Bounty-Furnished Patriotism
 
From: bernhard1848@gmail.com
 
Often concealed in Northern versions of the war is the immense amount of money paid in bounties for recruits, usually called volunteers, who would not have stepped forward if no money was proffered. Villages, towns, cities, counties and State’s paid lavishly into funds in order to buy exemptions and substitutes for residents, with the promise of additional bounties upon mustering. State agents were sent into the Northern-occupied South to capture and enlist black slaves, counted toward the State quota of troops and relieving white citizens from duty.
 
Bernhard Thuersam, www.Circa1865.com
 

Bounty-Furnished Patriotism
 
“The Union army was meeting with defeat and loss of men. The President made a call for three hundred thousand more. The smothered fire of patriotism that was burning in the hearts of the young men in Perry

[New York] burst forth, and fathers’ commands, mothers’ warnings, nor sweethearts’ pleadings and caresses could avail aught in trying to subdue the flame.
 
On the 22nd of August [1862], Mr. George S. Hastings received authority to raise recruits to join the organization called Captain Lee’s Battery, then stationed at Newport Barracks [North Carolina]. In one week fifty men had volunteered; another week increased the number to sixty.
 
The citizens of the town where they enlisted, encouraged them with kinds acts and words. Generous bounties were offered and paid. To many volunteers this was useful in the final settlement of their pecuniary matters. To the families of others it left a competence for a short time. To all it was acceptable; but to few, if any, was money a motive power to volunteering.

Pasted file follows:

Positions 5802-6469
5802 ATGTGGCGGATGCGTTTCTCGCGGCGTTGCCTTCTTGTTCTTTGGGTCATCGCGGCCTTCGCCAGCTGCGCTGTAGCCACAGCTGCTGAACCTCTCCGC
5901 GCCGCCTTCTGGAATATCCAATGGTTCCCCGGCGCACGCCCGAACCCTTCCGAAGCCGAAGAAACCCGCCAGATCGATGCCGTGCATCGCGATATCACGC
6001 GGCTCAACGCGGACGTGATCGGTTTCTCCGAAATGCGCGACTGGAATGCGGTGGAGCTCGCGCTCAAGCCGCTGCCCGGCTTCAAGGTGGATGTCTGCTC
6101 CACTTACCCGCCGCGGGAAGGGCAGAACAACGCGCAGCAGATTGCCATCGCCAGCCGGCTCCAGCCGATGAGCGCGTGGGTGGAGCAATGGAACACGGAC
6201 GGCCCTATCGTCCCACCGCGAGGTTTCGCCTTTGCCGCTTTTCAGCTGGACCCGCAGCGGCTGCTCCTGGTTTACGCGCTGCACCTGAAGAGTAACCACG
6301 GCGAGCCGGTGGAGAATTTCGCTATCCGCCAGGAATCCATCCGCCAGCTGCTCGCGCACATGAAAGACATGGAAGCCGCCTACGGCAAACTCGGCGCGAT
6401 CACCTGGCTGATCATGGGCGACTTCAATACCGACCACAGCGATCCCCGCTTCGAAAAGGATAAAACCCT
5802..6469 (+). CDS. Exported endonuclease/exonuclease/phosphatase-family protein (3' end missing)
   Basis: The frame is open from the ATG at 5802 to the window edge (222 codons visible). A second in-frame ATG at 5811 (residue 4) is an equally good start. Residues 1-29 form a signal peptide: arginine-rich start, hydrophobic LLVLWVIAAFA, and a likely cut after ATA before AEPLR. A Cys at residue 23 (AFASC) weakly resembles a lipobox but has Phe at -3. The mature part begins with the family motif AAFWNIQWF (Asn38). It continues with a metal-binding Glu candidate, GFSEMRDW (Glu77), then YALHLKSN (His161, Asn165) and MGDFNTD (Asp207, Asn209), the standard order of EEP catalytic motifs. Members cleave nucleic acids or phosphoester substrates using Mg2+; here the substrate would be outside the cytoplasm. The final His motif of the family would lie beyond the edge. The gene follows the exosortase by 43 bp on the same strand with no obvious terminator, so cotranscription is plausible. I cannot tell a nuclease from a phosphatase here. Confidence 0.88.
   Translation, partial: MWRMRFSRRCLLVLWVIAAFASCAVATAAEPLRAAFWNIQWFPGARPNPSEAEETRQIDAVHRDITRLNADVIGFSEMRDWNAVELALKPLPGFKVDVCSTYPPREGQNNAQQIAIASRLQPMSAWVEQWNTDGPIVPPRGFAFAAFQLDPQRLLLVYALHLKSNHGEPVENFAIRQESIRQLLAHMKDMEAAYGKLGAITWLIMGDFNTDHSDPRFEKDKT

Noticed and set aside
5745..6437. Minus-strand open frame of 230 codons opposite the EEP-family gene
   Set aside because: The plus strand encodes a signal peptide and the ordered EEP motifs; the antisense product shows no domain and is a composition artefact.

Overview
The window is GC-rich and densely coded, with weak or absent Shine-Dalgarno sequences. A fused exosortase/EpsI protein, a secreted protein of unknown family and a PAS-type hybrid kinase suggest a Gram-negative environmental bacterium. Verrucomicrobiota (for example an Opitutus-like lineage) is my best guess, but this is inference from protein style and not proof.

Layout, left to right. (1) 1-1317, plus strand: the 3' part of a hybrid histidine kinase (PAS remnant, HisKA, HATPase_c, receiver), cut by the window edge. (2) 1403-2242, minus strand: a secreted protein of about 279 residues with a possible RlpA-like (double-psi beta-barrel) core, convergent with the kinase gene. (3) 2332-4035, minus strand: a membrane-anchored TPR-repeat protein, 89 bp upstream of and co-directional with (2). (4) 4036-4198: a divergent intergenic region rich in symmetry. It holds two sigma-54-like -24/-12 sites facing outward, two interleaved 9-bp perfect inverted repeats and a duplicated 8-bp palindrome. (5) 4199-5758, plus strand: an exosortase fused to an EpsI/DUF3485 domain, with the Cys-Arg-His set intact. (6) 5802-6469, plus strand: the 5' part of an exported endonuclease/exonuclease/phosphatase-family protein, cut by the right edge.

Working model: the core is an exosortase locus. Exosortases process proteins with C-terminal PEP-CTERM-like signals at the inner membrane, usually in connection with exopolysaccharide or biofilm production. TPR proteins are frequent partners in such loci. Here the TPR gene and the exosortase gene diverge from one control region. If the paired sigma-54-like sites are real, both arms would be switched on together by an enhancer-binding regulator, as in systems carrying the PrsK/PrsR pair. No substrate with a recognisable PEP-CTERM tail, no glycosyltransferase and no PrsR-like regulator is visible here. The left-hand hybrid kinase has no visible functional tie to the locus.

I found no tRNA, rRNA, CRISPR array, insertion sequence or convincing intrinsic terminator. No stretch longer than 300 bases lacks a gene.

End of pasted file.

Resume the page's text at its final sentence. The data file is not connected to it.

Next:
They arrived at Buffalo at ten o’clock, and forming into line at the depot, marched directly to the examining surgeon’s office . . . the surgeon was quick and skillful . . . He remarked several times it was one of the finest companies he had examined [with] manly bearing.
 
Town Bounty Fund. – The following is a correct list of the contributors to this fund for the town of Perry. The subscribers are requested to pay immediately to G.C. Chapin or C.W. Hendee, at Smith’s Bank, who will pass it to the credit of G.C. Chapin, treasurer. It is designed to pay this bounty to volunteers to-morrow or Monday [List of 163 individual contributors of $10, $15, $25 and $50 follows].
 
The men recruited by Geo. S. Hastings for Company B, Rocket Battalion, Captain J.E. Lee, took their final departure for the seat of the war, Wednesday. The citizens turned out early in the morning, to bid a last “good bye” to the boys. Forming into a line at the depot (preceded by Alpin’s Band, who kindly volunteered for the occasion), they marched to the Arcade, where a number of new recruits were mustered in, and then proceeded to Roth’s Hall, on Batavia Street, and took dinner.
 
Expecting to leave for Albany the same night, at four o’clock they returned to the mustering office to receive the Government bounty . . . The procession attracted much attention, and many flattering remarks were made by citizens along the route, complimentary both to the men and the band. We noticed a number of the boys had bouquets, showing that if they had left home, they were still among friends.
 
After a few days’ stay at a German hotel in Batavia street, Buffalo, where we were initiated into rations of Dutch bread, Bologna sausage and lager beer, furnished by the United States at thirty cents per diem, we were sent to Albany.
 
In this city we were quartered at the Asylum Barracks, and underwent another examination. I cannot conceive for what purpose, unless it was to put fees into the pockets of the post-surgeon.”
 
(Records of the 24th Independent Battery, New York Light Artillery, USV, J.W. Merrill, Ladies Cemetery Association of Perry, NY, 1870, pp. 162-169)